The SCA met on June 27, 2013 in conjunction with The Florida Bar Convention in Boca Raton, Florida.  One of the issues on the SCA’s agenda was whether lawyer participation in the networking organization, Business Network International (BNI).  Staff Counsel drafted an informal opinion finding that participation in the networking organization would violate the Bar Rules, although a majority of the Bar staff believed that membership in BNI would not violate the Bar rules.

The Bar Ethics and Advertising Counsel stated that the staff’s concerns were that there is a potential for solicitation and a potential for conflicts of interest if a lawyer is referring to another person whom they met through BNI which might not in the client’s best interest, but would in the lawyer’s personal interest because the lawyer may receive more referrals.   Another Bar concern was whether BNI operated as a de facto referral service, which would require it to comply with Bar lawyer referral service rules before lawyers could join a BNI chapter.

The author of this Ethics Alert appeared at the SCA meeting representing the lawyer who appealed the staff opinion and argued that BNI was not a referral service but akin to a civic group such as the Rotary Club, where lawyers might receive referrals by becoming members and that it is not unethical to belong to those groups.  In addition, the BNI rules specifically permit its members to follow the requirements of the ethics rules which govern their professions, including lawyers.  The Chair of the SCA voiced his concerns about the local chapter in his area; however, after discussion, the SCA voted unanimously to reverse staff and issue an opinion that joining a BNI chapter does not violate Florida Bar rules as long as the lawyer does not solicit cases or make referrals to another professional as a quid pro quo for obtaining referrals from that individual.

With regard to the issue of whether a sole practitioner may use the word “we” in advertisements, Bar Advertising Counsel reminded the SCA that the Bar’s Board of Governors had previously set a policy that sole practitioners cannot refer to themselves as “we” in an advertisement since it implies more than one lawyer works at the firm; however, notwithstanding the BOG policy, the SCA voted unanimously to overturn Bar staff’s opinion that the attorney’s advertisement violated the Bar Rules and issue an opinion stating that this does not violate the Bar Rules; however, the decision will now be reported to The Florida Bar’s Board of Governors which could take steps to reverse it.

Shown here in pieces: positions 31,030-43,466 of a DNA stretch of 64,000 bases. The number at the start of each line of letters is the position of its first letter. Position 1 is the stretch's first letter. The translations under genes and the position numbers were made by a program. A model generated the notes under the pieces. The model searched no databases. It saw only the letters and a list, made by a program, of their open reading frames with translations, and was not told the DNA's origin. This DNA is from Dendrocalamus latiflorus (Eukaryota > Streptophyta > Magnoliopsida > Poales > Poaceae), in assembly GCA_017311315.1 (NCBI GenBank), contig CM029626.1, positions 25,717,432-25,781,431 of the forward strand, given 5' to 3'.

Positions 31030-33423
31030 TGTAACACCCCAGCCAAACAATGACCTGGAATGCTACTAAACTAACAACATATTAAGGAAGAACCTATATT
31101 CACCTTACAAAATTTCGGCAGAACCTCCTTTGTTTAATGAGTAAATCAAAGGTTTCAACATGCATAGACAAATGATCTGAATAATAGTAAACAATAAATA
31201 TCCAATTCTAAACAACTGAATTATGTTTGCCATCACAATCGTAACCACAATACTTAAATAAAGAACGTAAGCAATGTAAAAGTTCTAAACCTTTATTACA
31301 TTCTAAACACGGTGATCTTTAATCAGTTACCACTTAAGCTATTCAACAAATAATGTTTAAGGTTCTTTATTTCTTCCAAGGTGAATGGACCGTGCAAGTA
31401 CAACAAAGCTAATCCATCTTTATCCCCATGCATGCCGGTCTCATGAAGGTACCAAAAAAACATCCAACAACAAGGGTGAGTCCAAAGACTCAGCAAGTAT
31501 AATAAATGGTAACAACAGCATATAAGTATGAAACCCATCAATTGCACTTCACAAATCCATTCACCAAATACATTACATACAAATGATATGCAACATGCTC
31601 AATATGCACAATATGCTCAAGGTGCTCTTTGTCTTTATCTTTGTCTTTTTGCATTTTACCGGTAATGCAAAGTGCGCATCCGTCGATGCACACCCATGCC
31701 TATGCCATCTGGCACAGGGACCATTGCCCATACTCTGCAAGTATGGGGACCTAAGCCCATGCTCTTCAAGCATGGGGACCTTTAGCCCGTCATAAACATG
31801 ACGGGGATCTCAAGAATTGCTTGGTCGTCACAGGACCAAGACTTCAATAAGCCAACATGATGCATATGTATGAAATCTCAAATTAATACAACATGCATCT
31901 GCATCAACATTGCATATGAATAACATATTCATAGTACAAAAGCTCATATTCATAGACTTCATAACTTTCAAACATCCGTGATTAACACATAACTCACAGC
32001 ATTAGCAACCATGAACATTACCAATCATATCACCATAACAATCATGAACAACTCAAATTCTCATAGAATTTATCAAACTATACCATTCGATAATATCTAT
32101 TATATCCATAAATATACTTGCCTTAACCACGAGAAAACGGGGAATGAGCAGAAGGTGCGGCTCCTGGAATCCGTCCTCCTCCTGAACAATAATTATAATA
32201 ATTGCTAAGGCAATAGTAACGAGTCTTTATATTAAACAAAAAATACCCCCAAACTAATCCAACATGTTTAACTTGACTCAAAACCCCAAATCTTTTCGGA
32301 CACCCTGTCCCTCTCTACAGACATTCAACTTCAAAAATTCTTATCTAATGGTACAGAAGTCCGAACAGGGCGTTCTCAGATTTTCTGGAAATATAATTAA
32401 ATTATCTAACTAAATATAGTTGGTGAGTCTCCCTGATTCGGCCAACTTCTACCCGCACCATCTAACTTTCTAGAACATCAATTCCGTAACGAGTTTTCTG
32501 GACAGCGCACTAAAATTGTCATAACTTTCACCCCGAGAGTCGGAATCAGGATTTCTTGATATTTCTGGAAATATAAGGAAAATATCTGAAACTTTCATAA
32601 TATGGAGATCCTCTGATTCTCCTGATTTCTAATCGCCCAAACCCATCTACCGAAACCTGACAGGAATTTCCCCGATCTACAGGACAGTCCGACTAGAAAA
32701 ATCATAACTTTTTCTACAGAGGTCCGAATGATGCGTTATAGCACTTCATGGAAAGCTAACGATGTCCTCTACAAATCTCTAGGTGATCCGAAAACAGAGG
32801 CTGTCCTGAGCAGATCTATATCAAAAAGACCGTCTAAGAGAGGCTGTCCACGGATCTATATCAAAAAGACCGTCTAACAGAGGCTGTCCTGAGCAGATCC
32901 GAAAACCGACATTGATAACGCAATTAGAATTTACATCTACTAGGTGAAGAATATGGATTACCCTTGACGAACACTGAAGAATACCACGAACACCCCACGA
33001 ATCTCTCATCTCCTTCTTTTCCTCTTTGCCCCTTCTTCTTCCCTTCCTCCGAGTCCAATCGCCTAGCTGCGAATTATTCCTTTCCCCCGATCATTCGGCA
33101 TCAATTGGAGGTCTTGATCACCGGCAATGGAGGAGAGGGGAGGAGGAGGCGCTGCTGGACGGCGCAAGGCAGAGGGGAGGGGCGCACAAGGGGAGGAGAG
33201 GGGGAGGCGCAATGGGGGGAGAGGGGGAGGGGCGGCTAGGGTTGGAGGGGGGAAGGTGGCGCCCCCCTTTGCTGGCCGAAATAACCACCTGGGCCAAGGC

Bottom line:  If you belong to BNI or another professional networking organization, the good news is that you can stay a member, as long as you comply with the Bar Rules.  If you are not a member, you can certainly now join.  Also, according the SCA’s decision, a lawyer who is a sole practitioner may use the word “we’ in advertisements.

Be careful out there!

Disclaimer:  this e-mail does not contain any legal advice and the comments herein should not be relied upon by anyone who reads it.

Joseph A. Corsmeier, Esquire

Law Office of Joseph A. Corsmeier, P.A.

2454 McMullen Booth Road, Suite 431

Clearwater, Florida 33759

Office (727) 799-1688

Fax     (727) 799-1670

jcorsmeier@jac-law.com

www.jac-law.com

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The Florida Bar’s Board of Governors to consider proposed revisions to lawyer referral Rule 4-7.22 at its July 26, 2013 meeting

Hello and welcome to this Ethics Alert which will discuss the Florida Bar’s Board of Governors scheduled consideration of, inter alia, proposed revisions to Rule 4-7.22, The Florida Bar’s lawyer referral rule, at its July 26, 2013 meeting at Amelia Island.

The BOG’s Review Committee on Professional Ethics has been looking at the recommendations of a Special Committee on Lawyer Referral Services since 2012. The BOG Review Committee voted to support several recommendations from the Special Committee to revise Bar Rule 4-7.22, including a potentially controversial revision which would prohibit lawyers from belonging to referral services which, in addition to lawyers, also refer callers for other professional services from the same incident as the one which resulted in the referral to the lawyer.  This proposed revision would primarily affect large referral services such as Ask Gary and 411-PAIN, which services refer callers for both medical treatment and legal assistance.

Additional proposed rule revisions would include a requirement that lawyers notify The Florida Bar of the referral services with which they participate, a requirement that a law firm designate a lawyer from that law firm to be primarily responsible for complying with the lawyer referral rules, language specifically prohibiting a lawyer or law firm from making the initial contact with a referred client, and a requirement that the lawyer or law firm disclose to potential clients that the lawyer or law firm pays to participate in the referral service.